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This is an excellent book in many ways. It makes an extremely important contribution to the study of American Jewish history and beyond. Brodkin offers a highly developed analysis of how the category [End Page 156] of Jews came to be equated with the category of "White" in the United States since World War II. To do so, she also explains how racial categorization worked prior to that time, so that previously Jews were not considered properly within the boundaries of Whiteness and its privileges. As the subtitle suggests, Brodkin engages in this examination not only by drawing on the literature of critical race theory more broadly, but so that she can also say something about racial formation and racialization in the U.S. beyond the case study of Jews.
Brodkin's work is part of an interdisciplinary effort to conceptualize identity politically. In particular, the work is situated within a discourse and political movement which understands that not only do we all have multiple identities, but that these multiple identities are mutually constitutive of one another. First, this means that one is not simply a man, or a Jew, or working class, or bisexual: one is all of these. Second, the framework within which Brodkin is working and developing is one in which these multiple signifiers of identity are interrogated for the ways that each aspect actually constitutes the others. In this view, the gender of Jewish men and Jewish women, for example, becomes explicitly "Jewed." The ethnoracial construction of Jewishness is gendered; it is sexed; and it is classed. Brodkin's work would have benefitted greatly if she had held sexuality and sexual orientation in the complex more fully with her integrative critique of the race/ethnicity, class, and gender of a shifting Jewish identity in the U.S. Nevertheless, she makes an important contribution to the race/gender/class literature for Jewish studies and from within the historical experience of Jews to the broader race, class, gender discussion. This book will become a significant resource for those able to push (and therefore in many ways probably redefine) the analysis with the insights of queer studies.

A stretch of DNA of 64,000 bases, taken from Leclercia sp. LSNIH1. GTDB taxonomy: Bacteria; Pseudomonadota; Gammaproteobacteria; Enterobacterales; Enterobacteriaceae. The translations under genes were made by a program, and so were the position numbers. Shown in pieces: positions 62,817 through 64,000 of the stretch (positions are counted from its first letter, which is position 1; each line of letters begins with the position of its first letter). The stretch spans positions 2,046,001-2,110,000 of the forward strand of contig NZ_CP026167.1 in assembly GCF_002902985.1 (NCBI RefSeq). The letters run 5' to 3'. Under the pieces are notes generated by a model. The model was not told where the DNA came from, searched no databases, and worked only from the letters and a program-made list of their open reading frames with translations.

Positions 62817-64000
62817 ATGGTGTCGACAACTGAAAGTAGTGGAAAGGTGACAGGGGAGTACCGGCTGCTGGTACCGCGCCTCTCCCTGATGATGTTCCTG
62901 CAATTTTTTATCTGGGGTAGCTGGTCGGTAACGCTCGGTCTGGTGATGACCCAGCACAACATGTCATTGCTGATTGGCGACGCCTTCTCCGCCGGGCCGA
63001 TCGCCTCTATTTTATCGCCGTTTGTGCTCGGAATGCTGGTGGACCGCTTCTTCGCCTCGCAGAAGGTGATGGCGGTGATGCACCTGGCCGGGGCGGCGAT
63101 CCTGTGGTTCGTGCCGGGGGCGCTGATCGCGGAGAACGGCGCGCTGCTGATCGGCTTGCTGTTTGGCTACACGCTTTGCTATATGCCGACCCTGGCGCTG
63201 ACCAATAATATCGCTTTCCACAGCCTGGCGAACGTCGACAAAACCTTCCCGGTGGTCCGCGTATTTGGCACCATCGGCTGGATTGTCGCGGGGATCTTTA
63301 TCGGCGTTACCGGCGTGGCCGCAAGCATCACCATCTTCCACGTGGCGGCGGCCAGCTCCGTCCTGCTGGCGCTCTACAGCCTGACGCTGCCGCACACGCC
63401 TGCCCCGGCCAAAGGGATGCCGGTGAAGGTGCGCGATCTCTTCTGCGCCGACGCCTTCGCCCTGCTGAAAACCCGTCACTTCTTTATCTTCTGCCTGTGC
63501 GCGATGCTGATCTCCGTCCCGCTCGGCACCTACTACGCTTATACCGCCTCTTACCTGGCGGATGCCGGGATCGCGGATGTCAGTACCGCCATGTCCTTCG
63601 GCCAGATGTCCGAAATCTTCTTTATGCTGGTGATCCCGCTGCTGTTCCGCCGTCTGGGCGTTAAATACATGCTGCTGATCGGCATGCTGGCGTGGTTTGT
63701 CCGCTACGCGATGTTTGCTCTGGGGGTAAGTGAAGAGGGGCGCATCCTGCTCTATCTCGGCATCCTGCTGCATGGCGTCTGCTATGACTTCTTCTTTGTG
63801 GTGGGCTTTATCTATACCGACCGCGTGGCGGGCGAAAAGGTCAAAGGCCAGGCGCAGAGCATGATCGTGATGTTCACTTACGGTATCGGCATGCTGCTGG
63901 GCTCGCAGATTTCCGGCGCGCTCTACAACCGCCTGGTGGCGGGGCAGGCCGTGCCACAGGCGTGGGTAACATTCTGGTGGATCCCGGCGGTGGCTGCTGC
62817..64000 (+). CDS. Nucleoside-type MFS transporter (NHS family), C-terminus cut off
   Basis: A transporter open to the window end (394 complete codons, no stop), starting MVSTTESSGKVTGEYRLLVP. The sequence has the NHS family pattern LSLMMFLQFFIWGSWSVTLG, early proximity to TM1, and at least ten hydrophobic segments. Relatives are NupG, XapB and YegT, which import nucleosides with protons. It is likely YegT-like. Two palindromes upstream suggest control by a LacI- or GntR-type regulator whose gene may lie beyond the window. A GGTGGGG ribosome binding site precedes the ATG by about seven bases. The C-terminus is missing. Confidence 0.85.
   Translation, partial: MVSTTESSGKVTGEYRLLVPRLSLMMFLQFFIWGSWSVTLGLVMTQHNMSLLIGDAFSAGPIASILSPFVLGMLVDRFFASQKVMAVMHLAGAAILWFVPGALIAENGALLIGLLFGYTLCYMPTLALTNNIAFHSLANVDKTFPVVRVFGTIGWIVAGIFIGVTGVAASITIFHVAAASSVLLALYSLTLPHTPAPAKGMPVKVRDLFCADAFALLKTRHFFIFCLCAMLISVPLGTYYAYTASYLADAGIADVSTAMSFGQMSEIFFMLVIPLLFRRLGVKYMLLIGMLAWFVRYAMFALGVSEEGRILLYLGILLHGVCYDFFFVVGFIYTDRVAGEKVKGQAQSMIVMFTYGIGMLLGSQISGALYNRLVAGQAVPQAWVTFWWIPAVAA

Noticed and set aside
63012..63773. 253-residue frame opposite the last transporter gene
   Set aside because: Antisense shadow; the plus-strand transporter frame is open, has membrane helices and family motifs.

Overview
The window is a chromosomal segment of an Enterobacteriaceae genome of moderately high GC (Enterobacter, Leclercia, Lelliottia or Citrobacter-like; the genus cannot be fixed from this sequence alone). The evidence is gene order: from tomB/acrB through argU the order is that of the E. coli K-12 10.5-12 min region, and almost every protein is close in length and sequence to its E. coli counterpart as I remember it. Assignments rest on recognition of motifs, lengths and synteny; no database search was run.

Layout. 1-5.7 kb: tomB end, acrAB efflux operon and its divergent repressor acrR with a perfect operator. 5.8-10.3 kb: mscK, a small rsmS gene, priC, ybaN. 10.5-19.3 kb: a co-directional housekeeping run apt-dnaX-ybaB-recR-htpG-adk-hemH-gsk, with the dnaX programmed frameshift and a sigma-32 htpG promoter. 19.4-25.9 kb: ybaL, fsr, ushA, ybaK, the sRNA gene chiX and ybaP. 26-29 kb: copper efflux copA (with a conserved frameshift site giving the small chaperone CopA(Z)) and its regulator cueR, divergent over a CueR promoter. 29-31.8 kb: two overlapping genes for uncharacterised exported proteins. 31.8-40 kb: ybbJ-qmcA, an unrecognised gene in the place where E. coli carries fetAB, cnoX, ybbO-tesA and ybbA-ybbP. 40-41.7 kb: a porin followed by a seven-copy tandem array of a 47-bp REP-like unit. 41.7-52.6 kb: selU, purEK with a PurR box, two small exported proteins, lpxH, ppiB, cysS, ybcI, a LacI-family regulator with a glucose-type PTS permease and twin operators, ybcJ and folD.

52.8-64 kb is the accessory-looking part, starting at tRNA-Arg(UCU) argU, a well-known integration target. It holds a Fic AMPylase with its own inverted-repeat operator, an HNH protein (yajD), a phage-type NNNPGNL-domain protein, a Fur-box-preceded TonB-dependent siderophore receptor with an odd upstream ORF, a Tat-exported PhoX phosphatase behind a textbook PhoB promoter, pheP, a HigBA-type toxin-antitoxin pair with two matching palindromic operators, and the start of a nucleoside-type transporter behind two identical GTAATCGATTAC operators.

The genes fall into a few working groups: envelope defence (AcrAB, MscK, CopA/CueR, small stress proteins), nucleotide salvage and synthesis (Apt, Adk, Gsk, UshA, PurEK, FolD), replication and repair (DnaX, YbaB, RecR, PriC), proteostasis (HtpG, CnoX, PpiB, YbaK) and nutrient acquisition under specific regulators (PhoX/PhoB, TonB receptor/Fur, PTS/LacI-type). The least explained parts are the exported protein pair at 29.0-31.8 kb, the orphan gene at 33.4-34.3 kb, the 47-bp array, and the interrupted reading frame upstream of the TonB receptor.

Brodkin provides a helpful tool by distinguishing between what she calls ethnoracial assignment and ethnoracial identity. Assignment refers to "the ways in which the dominant culture and popular understandings construct different categories of social and political beings," whereas identity, used in a political sense, refers "to a system of values and meaning shared within a community by which we measure ourselves as social actors" (p. 21). Brodkin critically examines the interplay between assignment and identity as it transformed over time and in relation to larger political phenomena in the U.S. The story she tells of this interplay provides valuable insight into the changing nature of Jewish identity in its ever mutating raced/gendered/classed formulations. Simultaneously, the story she tells provides valuable insight into the changing nature of the ethnoracial construction of off-Whites (those not quite White and not African) in U.S. history and how that (re)created the very (and [End Page 157] continually binary) categories of White and Black in this country over time.
In that move from the Jewish particular to the ethnoracial universal, Brodkin does at times conflate the two. For example, her history and therefore her theoretical structure remains primarily an East coast version. She would have enhanced her argument if she had been more self-conscious of how she was using the Jewish, also meaning predominantly East coast, case study to tease out a theory of racial formation. In a strange way, that I am certain the author did not intend, I wonder if Brodkin is replaying the Jews as the model minority myth which so disturbs her. To the degree that this might be so, it is not Brodkin's problem only. It...